The United States and China Trade War: Tariff Showdown
“Tit-For-Tat” Tariffs set to go into Effect on July 6, 2018
U.S.-China Trade Conflict Continues
The latest trade war brewing between the U.S. and China began in January when President Donald Trump announced that the U.S. would impose tariffs on imported solar panels and washing machines, a move that would heavily impact China since it is one of the world’s largest producers of solar panels.
Since that initial tariff was imposed, the two nations have gone back and forth threatening each other, announcing additional tariffs, and escalating conflict. (The New York Times documented the U.S.-China Trade Conflict in a timeline here).
Trump claims the goal of the tariffs is to begin to “level the playing field” for U.S.-based manufacturers and to send the message to China that the U.S. will not tolerate their “deceptive and harmful” trading practices.
“We must take strong defensive actions to protect America’s leadership in technology and innovation against the unprecedented threat posed by China’s theft of our intellectual property, the forced transfer of American technology, and its cyber-attacks on our computer networks,” said Ambassador Robert Lighthizer in the United States Trade Representative’s (USTR) announcement of the new tariffs on Chinese products.
China has countered the US’s efforts saying that these tariffs and threats violate the rules of the World Trade Organization (WTO) and have fired back with retaliatory tariffs of their own on US goods.
The Ministry of Commerce of the People’s Republic of China said in a statement announcing their own retaliatory tariffs on the US, “The United States disregards China’s resolute opposition and solemn representations and insists on taking actions that violate the rules of the World Trade Organization. It seriously violates China’s legitimate rights and interests under the rules of the World Trade Organization and threatens China’s economic interests and security.”
China and the United States have both announced that they are rolling out tariffs which will affect a variety of industries in both countries.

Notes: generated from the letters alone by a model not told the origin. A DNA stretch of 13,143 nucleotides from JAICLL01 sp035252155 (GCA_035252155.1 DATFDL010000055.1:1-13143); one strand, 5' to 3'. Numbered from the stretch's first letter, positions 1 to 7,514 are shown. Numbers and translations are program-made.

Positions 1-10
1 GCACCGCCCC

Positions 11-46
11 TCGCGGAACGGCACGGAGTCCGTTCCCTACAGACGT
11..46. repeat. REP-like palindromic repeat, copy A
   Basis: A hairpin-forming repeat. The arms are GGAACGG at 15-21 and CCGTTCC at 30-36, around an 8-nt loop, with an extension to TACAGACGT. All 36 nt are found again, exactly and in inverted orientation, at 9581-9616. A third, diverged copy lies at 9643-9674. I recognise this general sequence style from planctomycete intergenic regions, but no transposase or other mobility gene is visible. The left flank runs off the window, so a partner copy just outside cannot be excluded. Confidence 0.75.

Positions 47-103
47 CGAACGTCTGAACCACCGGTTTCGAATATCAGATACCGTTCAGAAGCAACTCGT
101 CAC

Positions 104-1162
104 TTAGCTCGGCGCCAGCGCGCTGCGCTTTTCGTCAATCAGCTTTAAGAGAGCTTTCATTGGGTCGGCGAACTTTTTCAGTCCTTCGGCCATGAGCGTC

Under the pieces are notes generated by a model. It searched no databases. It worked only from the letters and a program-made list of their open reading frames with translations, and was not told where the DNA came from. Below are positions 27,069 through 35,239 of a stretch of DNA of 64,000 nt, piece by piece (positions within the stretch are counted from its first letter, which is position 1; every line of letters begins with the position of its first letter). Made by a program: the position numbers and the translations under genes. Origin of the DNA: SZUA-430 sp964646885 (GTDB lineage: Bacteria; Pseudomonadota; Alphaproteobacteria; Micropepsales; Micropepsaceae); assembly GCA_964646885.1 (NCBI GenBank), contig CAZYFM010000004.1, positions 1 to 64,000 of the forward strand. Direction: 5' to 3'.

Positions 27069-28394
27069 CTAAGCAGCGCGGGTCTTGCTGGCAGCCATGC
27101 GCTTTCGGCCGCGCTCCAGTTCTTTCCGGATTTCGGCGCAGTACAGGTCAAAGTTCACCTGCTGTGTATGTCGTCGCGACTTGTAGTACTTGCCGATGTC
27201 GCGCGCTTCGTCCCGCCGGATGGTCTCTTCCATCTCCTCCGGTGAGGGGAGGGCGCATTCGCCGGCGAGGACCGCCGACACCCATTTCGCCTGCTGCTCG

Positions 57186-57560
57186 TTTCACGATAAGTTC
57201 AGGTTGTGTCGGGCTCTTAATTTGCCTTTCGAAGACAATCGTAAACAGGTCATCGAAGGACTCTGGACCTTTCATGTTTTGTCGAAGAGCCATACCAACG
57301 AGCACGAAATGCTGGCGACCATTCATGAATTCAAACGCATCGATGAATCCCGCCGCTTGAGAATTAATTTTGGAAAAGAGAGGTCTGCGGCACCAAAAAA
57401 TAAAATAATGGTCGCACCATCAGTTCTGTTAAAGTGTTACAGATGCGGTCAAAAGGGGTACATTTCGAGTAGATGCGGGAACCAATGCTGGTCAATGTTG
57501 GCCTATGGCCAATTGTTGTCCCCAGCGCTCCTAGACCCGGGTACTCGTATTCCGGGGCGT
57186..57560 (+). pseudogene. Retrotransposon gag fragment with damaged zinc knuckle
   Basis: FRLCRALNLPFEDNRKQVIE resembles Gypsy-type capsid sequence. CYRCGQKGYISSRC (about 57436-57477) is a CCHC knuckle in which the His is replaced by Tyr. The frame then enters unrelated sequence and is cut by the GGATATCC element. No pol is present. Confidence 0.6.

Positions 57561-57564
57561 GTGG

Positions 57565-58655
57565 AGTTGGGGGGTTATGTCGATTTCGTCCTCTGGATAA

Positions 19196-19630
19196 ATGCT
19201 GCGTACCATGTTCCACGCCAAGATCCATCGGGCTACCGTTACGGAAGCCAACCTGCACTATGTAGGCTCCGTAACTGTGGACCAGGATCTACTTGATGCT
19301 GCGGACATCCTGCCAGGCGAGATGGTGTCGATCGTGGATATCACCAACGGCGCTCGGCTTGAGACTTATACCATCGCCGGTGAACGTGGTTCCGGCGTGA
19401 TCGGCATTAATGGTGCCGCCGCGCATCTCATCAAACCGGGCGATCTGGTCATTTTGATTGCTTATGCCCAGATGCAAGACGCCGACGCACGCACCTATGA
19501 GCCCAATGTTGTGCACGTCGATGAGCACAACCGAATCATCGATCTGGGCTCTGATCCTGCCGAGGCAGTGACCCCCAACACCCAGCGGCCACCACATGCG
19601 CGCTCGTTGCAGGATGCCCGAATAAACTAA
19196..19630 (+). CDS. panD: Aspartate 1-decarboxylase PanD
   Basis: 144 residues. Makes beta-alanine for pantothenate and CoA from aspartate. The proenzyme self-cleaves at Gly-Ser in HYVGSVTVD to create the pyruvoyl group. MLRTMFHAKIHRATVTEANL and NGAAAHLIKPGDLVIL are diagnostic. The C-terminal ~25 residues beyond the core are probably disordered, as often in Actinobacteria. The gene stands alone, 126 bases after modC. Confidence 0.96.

The tariffs will go into effect on July 6, 2018.
Which United States industries are most affected by the tariffs?
United States Products: Tariff Impact
Products affected by increased tariffs: $47.91 billion
Products not affected by increased tariffs: $82.46 billion
25% tariffs will be imposed on 818 HTS lines, with an additional 284 tariff lines being proposed, subject to a public comment process. Major commodities affected include machinery and electrical equipment, medical equipment, base metals, chemical products, and vehicles including automotive, vessels, and aircraft.
United States Industries Hardest Hit by US Tariffs:
- Big four-wheel drive vehicles
- Yellow soybeans
- Durum wheat
- Meat and Animal Products
- Plastics & Rubber
- Laboratory reagents
- Petroleum oils
Which Chinese industries are most affected by the tariffs?
Chinese Products: Tariff Impact
Products affected by increased tariffs: $46.41 billion
Products not affected by increased tariffs: $459.18 billion
25% tariffs will be imposed on 545 HTS lines, with an additional 114 other items being proposed, but final details won’t be released until a later date. Major commodities affected include vehicles including big four-wheel drive vehicles and large airplanes, agricultural products including soybeans, sorghum, and wheat, plastics, rubber, and animal products.
Chinese Industries Hardest Hit by US Tariffs:
- Machinery and electrical equipment
- Washing machines
- Solar panels
- Dryers, parts and other equipment
- Optical, watch, and medical instruments
- Automotive, Aerospace, and Marine
- Vehicles, aircraft, vessels, and associated transport equipment
- Medium-size cars
- Motors, batteries, and parts
- Base metals
- Lubricating oils
- Petroleum products and other chemicals
- Miscellaneous goods
- Plastic & rubber
- Arms & ammunition
To see the U.S.-China tariffs side-by-side, check out this tit-for-tat graphic from Reuters.